Star Wars Episode 7. The Day of the Doctor. Ocean’s 8. Live action Beauty and the Beast. All, on some level or another, movies that offer some fun in the viewing–some thrills, some warms feelings, some familiar taps of the toe to classic songs and musical themes.
In other words…nostalgia–that feeling of fondness and comfortability that comes from revisiting sights and sounds and situations that used to occupy happy places in our hearts in the past, especially from our childhood. Mary Poppins Returns, the sequel to the 1964 Disney classic, definitely trades in on that nostalgic quality to earn some of its goodwill. But it does so perhaps in the best way I have ever seen.
The original movie, starring Julie Andrews and Dick Van Dyke, is quite the sumptuous feast of music and theatrical whimsy. Naturalism is not the priority as the movie makes ample use of camera tricks, glitzy animation and emotions-on-your-sleeve musical numbers to tell its childlike fantasy of a story.
And the sequel does much the same thing. (Spoilers ahead!) Things are updated a bit–there’s definitely some CGI being employed, and the locations look more realistic and less like a set, and there is a deeper authenticity to the emotions of the characters (especially with the grown up Michael Banks, who struggles with the loss of his wife in the months prior to the film’s story), but all the key elements and story beats are cut from the same cloth as the original.
At the same time, you don’t feel like you’re just watching the same movie all over again. A big part of that is because the movie wisely does not include any of the old classic songs (except as background musical motifs). I know there are people who were disappointed by this but for them, you can always go back and watch the original movie. Mary Poppins Returns is a sequel, not a remake, and so it’s thing is new big elaborate theatrical song and dance numbers, just done in a similar style. In this and in so many other ways, it feels like the follow-up that we might have seen 3 or 4 years after the original, if such a film had ever been made.
The new songs and staging are just as affected as before, and might certainly tempt a more jaded audience to label them as “hokey” or “corny”. But this actually feels kind of appropriate for a movie which is all about adults and children alike rediscovering the hope and optimism that’s found in imagination and every-day wonder.
Really, if you can just put on your 1964-groove, you’ll find there are a number of impressive sequences of this magical nanny and her charges, as they encounter elaborate animated environments, zany off-the-wall relatives, and a whole hidden subculture of lower-class London workers who sing and dance through the night. And there is something absolutely transporting about Mary Poppins’ first appearance in the movie, as she floats down from high in the sky, holding onto a descending kite.
The cast is very good, even if they lack the iconic status of the original. Lin-Manuel Miranda does a great job playing Jack, the new film’s replacement Bert (a lamplighter rather than a chimney sweep). Ben Whishaw plays the grown up Michael, who cuts a much more sympathetic figure than we saw in his character’s father from the original–I found his struggles and sadness to be quite moving, really. Emily Mortimer is charming as the grown up Jane (Michael’s sister). Colin Firth, Meryl Streep, Julie Walters, and David Warner are also around, for good measure.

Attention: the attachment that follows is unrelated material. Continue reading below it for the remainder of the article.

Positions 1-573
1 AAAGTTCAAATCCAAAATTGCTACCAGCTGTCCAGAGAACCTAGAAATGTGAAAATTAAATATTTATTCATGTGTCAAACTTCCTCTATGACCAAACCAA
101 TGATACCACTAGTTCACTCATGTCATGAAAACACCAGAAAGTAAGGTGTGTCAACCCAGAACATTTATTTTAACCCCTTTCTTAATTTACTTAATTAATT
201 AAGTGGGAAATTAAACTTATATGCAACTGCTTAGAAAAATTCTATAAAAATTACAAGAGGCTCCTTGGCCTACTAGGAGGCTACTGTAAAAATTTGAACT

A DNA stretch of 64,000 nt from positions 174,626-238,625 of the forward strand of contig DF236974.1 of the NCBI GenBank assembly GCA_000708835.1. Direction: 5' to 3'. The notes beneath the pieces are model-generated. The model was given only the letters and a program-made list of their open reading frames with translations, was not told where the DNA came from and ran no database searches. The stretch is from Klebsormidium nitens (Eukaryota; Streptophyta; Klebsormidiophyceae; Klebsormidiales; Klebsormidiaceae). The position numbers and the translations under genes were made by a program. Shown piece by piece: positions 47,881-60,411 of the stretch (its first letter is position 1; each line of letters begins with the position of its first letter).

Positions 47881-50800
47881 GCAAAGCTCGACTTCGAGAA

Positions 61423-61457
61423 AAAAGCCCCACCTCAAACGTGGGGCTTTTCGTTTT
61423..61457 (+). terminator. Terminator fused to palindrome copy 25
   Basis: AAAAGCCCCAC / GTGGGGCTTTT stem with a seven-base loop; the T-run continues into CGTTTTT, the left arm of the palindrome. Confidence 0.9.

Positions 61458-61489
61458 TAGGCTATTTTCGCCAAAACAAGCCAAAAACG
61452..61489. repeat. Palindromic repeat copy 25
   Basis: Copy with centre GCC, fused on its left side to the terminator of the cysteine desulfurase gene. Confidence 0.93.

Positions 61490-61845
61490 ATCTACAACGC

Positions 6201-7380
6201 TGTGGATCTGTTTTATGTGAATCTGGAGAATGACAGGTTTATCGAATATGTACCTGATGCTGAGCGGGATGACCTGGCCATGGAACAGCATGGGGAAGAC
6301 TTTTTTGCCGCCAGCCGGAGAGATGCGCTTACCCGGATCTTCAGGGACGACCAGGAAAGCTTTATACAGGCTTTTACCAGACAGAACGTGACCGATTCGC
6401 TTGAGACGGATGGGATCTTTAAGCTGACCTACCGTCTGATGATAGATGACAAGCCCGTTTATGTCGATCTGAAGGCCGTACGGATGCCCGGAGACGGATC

And there are some impressive cameos by both Angela Lansbury and the co-star of the original project, Dick Van Dyke, both of whom are solidly into their 90’s and still bring the goods.
But of course the star of the show is Emily Blunt. It’s worth noting here that Emily Blunt is not playing Julie Andrews, but rather giving us another view on playing Mary Poppins, and again that is absolutely the correct creative choice by both the actress and director Rob Marshall. Indeed, there’s a way in which she is far more subsumed into the role than Julie Andrews ever was, with her Mary Poppins being a more fully developed character. I came away a fan, as you can tell, and really appreciated the mixture of her highly affected propriety with her quiet kindness and frequent bouts of irritability, all wrapped up in her evident musical talents.
Overall, I was pretty swept up in this movie’s cornball charm. It was a bit overlong, but really that’s just another trait it shares with its predecessor. Probably both movies could have stood to lose about 20 minutes and might have been tighter films. I’d have probably ditched the extended cameo with Mary’s cousin Topsy, played by Meryl Streep (structurally, it occupies the same space as the visit with Uncle Albert from the first movie). But I suppose the purpose here is not to be tight, but rather more of a leisurely stroll through those warm childhood memories, getting to enjoy a fresh take on them from a modern storyteller.
But I should point out that Mary Poppins is not really all that big of a deal to me as a movie. I appreciate the talents of everyone involved, especially Dick Van Dyke, and I don’t mind watching it, but it doesn’t actually mean that much to me as a movie. Maybe the biggest compliment I can give Mary Poppins Returns is that it swept me along on its nostalgia-based fantasy ride and made me feel like the template that the original created was far more delightful to me than I ever thought before.